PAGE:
Most childhood head injuries are minor and hurt only the outside of the head. On rare occasions, a severe head injury can cause bruising or bleeding in the brain. This type of head injury requires immediate medical attention.
Signs and Symptoms
Of a mild head injury:
Of a potentially serious head injury:
- unconsciousness or unresponsiveness
- obvious serious wound
- blood or clear fluid from the nose or ear
- changes in behavior, such as sluggishness, agitation, confusion, or excessive sleepiness
- dizziness or stumbling
- vomiting more than two or three times or vomiting hours after the injury
- severe or worsening headache
What to Do
- Call 911 for any serious head injury. Do not move an unconscious child. If your child is not breathing, perform cardiopulmonary resuscitation (CPR), if you've been trained.
- Call the doctor right away if an infant has a head injury or a child of any age has neck pain or won't stop crying after a head injury.
- Allow your child to sleep if he or she is tired.
- Childproof your house.
- Don't use infant walkers.
- Make sure kids wear protective gear for contact sports, biking, skating, and skateboarding.
Reviewed by: Steven Dowshen, MD
Date reviewed: April 2014
|National Safety Council The National Safety Council offers information on first aid, CPR, environmental health, and safety.|
|Children's Safety Network Made up of several resource centers funded by the Maternal and Child Health Bureau of the U.S. Department of Health and Human Services, the Children's Safety Network works to reduce injuries and prevent violence for children and adolescents.|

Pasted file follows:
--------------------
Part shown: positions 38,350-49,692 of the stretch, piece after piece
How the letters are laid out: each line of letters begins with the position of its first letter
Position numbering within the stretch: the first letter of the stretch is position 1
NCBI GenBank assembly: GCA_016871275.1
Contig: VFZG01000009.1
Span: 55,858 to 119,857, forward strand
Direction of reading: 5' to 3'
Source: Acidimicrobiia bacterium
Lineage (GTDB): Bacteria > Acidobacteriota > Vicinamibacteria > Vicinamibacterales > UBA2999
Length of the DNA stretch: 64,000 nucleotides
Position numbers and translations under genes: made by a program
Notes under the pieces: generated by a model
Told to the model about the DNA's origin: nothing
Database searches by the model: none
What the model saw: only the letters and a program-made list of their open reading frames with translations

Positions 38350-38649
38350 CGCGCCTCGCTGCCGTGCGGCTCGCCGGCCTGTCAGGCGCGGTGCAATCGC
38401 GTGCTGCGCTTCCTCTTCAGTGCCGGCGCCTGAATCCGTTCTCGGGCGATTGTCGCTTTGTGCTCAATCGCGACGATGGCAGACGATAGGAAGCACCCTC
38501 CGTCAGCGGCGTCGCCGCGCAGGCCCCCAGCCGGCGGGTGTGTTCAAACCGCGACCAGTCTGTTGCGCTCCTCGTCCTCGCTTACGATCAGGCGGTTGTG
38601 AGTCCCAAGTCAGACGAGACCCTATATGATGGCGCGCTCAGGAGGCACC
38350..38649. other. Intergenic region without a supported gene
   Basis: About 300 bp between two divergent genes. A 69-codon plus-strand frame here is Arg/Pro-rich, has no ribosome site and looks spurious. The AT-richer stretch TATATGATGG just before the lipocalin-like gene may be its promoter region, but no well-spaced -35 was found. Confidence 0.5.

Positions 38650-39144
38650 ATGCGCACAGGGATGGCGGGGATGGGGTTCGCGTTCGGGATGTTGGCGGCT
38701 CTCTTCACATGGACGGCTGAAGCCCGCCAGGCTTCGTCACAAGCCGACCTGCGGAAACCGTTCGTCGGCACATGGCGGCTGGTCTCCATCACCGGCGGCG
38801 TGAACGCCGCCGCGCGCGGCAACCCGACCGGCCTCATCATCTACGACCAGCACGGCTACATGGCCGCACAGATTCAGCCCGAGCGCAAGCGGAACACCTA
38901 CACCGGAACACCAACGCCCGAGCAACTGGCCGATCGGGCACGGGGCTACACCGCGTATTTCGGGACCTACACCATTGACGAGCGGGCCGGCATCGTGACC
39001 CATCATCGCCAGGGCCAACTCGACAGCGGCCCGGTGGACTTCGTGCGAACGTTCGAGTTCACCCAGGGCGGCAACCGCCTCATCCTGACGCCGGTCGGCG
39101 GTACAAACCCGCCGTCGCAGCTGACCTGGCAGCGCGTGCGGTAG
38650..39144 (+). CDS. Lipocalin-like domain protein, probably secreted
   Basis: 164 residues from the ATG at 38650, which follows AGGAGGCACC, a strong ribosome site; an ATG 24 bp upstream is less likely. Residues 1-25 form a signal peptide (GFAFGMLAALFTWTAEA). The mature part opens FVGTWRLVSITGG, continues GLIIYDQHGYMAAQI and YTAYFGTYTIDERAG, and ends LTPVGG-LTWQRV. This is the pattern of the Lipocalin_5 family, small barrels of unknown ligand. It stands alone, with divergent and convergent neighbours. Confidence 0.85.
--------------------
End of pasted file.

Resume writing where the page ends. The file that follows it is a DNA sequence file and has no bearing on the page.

|National Youth Sports Safety Foundation This organization offers a newsletter with helpful safety tips and facts about sports injury prevention.|
|American Sports Medicine Institute The mission of ASMI is to improve the understanding, prevention and treatment of sports-related injuries through research and education.|
|Childproofing and Preventing Household Accidents You might think of babies and toddlers when you hear the words "babyproofing" or "childproofing," but unintentional injury is the leading cause of death in kids 14 years old and under.|
|First Aid: Falls Although most result in mild bumps and bruises, some falls can cause serious injuries that need medical attention.|
|Seizures Seizures are caused by abnormal electrical discharges in the brain. Find out what you need to know about seizures and what to do if your child has one.|
|Sports Medicine Center Get tips on everything from finding the best sport for your kids to preventing and handling injuries.|
|Concussions The term concussion conjures up the image of a child knocked unconscious while playing sports. But concussions can happen with any head injury, often without any loss of consciousness.|
|Head Injuries Head injuries fall into two categories: external and internal. Learn more about both kinds, how to prevent them, and what to do if your child is injured.|
|All-Terrain Vehicle (ATV) Safety ATVs are off-road vehicles for recreational use. But kids 16 and younger shouldn't ride them. Find out why, and more, here.|
Note: All information is for educational purposes only. For specific medical advice, diagnoses, and treatment, consult your doctor.
© 1995-2014 The Nemours Foundation/KidsHealth. All rights reserved.